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From the archives

The great Oscars heist

Just under three weeks before the 72nd Academy Awards in 2000, says Mark Seal in Vanity Fair, the ceremony’s 55 gold-plated Oscar statuettes were stolen from a loading dock in California. They were taken by a forklift operator on the graveyard shift, who would often smuggle boxes of goods to his truck-driver friend Lawrence Ledent. Ledent found his truck loaded with pallets marked “Academy”, reached in and lifted an Oscar from its Styrofoam casing. He vaguely recognised the statuette from television, he later told police, and thought: “I got the Emmys!”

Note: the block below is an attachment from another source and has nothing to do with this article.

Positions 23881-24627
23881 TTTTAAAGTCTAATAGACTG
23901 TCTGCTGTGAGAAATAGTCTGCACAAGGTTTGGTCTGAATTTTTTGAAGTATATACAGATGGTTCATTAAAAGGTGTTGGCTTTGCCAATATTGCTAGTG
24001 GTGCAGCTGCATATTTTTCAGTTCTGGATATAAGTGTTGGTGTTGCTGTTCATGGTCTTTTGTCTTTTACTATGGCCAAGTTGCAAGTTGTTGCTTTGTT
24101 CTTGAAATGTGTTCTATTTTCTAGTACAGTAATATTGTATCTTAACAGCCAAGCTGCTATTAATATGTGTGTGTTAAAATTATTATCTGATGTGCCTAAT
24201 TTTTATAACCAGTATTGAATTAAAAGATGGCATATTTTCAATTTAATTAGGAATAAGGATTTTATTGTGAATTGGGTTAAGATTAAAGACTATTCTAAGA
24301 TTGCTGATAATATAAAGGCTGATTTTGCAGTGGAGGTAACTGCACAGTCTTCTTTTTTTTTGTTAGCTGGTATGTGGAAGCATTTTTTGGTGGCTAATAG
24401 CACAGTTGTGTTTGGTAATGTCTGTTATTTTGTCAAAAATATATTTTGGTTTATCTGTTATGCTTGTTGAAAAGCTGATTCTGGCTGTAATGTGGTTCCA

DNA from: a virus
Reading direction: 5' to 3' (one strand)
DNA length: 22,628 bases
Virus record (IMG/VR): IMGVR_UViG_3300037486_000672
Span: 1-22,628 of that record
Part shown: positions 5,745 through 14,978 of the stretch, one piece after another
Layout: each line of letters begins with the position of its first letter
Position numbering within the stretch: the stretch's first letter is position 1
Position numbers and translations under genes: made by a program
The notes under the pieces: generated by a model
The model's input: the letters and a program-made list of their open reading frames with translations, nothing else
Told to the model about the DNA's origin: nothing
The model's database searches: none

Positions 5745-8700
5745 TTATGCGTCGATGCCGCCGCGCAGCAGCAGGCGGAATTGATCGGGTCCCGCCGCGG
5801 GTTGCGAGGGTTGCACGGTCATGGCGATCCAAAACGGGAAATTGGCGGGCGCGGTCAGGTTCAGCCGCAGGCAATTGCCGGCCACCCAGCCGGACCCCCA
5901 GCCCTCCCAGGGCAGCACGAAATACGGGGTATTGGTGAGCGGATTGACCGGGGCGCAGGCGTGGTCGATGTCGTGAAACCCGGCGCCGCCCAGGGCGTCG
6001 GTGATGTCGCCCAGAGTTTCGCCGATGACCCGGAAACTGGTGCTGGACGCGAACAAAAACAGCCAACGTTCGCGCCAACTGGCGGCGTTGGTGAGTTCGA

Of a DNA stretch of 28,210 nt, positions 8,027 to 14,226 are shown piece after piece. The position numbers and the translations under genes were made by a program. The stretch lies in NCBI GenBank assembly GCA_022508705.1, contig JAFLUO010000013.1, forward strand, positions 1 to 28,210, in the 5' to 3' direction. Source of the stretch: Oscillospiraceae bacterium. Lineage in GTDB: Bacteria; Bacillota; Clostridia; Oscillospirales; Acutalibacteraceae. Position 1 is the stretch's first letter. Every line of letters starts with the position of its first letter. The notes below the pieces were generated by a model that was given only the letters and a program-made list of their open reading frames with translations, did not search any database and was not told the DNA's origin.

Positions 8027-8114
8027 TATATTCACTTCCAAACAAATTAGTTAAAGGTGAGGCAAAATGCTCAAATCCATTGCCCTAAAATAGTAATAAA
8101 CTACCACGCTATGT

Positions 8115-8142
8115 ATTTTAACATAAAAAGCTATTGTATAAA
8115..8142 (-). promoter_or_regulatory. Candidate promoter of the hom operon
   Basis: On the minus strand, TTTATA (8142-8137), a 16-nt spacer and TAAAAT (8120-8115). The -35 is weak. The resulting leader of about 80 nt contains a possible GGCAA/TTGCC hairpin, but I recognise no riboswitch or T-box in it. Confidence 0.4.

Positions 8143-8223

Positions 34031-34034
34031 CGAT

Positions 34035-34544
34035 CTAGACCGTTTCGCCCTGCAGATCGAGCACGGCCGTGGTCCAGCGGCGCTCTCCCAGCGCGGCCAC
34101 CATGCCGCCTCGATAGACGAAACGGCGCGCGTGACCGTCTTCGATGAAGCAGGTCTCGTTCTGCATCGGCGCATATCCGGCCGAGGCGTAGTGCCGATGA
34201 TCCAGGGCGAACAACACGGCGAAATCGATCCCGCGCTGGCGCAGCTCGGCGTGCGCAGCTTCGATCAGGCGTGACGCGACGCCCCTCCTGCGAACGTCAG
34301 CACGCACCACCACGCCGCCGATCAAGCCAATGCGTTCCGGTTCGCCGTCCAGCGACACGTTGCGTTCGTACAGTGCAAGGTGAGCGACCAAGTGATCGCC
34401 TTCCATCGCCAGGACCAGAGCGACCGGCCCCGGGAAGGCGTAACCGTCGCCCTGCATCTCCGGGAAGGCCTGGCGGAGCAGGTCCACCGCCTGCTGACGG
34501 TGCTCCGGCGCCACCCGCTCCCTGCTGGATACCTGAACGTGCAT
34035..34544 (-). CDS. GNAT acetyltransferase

Worried they wouldn’t be able to make a new batch in time, Academy bosses offered a $50,000 reward for the statuettes’ return. Ledent panicked. He sold one for $100 to a “Mexican dude”, who demanded his money back when he “found out it was hot”. Eventually, Ledent ditched the figures in a supermarket dumpster, where they were discovered by junkman Willie Fulgear. The 67-year-old initially thought the “little gold men” were toys. “Brass,” he later recalled, “and I can sell brass by the pound.” It was only when Fulgear showed the haul to his son that he realised his mistake. He called a local TV station and bellowed: “I got the Oscars!” Fulgear was given not only the reward money, but also a ticket to the bash itself, a free tuxedo and a limo to take him there. “Arnold [Schwarzenegger] came up and shook my hand,” he recalls, “and said, ‘Willie, you’re a born star!’”